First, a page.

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Lipid oxidation in base algae oil and water-in-algae oil emulsion: Impact of natural antioxidants and emulsifiers

Chen, Bingcan, Rao, Jiajia, Ding, Yangping, McClements, David Julian, Decker, Eric Andrew
Food research international 2016 v.85 pp. 162-169
EDTA (chelating agent), algal oils, antioxidant activity, antioxidants, ascorbic acid, chelating agents, deferoxamine, emulsifiers, emulsions, foods, grape seed extract, green tea, hydrophilicity, lipid peroxidation, lysophosphatidylcholine, oxidation, oxidative stability, polymers, polyunsaturated fatty acids, protective effect, rosmarinic acid, soybeans, synergism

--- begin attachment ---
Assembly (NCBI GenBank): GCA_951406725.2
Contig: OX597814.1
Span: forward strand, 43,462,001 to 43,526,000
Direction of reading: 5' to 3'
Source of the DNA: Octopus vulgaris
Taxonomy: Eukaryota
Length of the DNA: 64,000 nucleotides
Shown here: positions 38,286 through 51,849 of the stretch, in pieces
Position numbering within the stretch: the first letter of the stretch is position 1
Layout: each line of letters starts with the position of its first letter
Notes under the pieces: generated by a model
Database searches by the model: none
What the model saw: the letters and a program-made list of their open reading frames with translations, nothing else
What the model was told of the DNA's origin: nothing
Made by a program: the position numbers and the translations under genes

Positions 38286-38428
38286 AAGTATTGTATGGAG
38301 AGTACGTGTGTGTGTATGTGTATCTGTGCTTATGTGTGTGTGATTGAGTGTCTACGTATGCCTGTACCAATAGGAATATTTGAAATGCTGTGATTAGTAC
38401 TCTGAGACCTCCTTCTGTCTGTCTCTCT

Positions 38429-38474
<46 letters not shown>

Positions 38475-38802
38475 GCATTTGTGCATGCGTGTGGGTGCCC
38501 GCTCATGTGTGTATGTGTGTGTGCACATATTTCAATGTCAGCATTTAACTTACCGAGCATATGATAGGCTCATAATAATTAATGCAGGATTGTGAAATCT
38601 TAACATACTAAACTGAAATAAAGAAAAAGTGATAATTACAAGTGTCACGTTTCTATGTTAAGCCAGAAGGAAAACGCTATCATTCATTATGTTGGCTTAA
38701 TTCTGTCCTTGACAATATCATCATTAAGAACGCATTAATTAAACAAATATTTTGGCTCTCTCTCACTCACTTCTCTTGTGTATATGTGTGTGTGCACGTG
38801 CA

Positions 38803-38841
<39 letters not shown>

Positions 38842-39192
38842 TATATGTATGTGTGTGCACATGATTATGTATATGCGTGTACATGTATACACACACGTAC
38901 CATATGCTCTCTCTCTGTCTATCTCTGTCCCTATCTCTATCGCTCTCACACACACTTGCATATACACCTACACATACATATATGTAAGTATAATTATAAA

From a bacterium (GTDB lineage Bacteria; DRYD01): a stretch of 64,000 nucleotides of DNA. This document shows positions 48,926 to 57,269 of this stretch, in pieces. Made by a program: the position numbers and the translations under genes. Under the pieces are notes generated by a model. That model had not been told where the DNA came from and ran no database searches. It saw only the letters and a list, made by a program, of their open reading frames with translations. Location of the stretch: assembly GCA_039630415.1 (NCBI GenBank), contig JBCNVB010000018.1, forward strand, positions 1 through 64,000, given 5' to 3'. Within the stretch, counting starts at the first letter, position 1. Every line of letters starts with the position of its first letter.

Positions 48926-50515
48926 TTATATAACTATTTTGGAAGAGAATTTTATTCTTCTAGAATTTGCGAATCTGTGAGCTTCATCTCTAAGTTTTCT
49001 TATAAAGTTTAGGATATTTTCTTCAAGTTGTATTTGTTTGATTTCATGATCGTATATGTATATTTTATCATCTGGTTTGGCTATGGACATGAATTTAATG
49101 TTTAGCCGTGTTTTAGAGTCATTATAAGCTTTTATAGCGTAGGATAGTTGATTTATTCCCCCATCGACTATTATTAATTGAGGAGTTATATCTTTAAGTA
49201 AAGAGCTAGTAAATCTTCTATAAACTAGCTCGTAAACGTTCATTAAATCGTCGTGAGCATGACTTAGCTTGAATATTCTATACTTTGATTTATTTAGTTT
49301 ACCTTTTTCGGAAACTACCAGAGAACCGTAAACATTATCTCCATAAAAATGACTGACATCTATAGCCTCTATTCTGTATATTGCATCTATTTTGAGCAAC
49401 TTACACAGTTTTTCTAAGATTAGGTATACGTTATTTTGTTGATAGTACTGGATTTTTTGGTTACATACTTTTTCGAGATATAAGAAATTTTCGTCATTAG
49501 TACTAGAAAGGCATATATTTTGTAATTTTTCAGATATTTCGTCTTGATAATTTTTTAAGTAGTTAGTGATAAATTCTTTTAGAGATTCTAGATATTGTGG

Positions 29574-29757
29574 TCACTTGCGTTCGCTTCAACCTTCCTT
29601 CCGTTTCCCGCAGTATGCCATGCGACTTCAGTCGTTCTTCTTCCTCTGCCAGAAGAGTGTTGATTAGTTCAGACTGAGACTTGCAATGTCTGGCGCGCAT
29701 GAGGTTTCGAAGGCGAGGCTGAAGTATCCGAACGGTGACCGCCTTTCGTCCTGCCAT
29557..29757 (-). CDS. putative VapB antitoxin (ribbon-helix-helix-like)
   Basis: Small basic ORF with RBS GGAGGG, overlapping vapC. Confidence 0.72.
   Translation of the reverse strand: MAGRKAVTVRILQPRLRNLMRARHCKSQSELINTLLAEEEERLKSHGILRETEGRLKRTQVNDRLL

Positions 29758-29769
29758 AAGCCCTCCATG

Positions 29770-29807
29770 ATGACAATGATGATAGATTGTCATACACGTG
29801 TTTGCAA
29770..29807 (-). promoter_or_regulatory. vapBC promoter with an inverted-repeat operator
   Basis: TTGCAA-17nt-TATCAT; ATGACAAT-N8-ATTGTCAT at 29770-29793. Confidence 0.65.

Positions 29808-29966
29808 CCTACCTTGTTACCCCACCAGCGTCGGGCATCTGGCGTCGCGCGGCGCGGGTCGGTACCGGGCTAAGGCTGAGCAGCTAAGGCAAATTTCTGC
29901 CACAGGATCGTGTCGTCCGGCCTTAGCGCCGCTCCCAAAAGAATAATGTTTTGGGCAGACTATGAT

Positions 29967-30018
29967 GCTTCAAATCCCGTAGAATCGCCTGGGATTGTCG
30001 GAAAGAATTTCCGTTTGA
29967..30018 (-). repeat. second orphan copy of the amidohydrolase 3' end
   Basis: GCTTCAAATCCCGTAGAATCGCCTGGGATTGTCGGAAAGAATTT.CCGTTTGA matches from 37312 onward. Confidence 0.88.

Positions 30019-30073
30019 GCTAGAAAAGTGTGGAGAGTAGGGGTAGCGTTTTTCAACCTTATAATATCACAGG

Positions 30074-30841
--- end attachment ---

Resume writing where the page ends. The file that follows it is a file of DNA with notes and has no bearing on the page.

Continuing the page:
The impact of natural hydrophilic antioxidants, metal chelators, and hydrophilic antioxidant/metal chelator mixture on the oxidative stability of base algae oil and water-in-algae oil emulsion was investigated. The results showed that green tea extract and ascorbic acid had greatest protective effect against algae oil oxidation and generated four day lag phase, whereas rosmarinic acid, grape seed extract, grape seed extract polymer, deferoxamine (DFO), and ethylenediaminetetraacetic acid (EDTA) had no significant protective effect. Besides, there was no synergistic effect observed between natural antioxidants and ascorbic acid. The emulsifiers are critical to the physicochemical stability of water-in-algae oil emulsions. Polyglycerol polyricinoleate (PGPR) promoted the oxidation of emulsion. Conversely, the protective effect on algae oil oxidation was appreciated when defatted soybean lecithin (PC 75) or defatted lyso-lecithin (Lyso-PC) was added. The role of hydrophilic antioxidants in emulsion was similar to that in algae oil except EDTA which demonstrated strong antioxidative effect in emulsion. The results could provide information to build up stable food products containing polyunsaturated fatty acids (PUFA).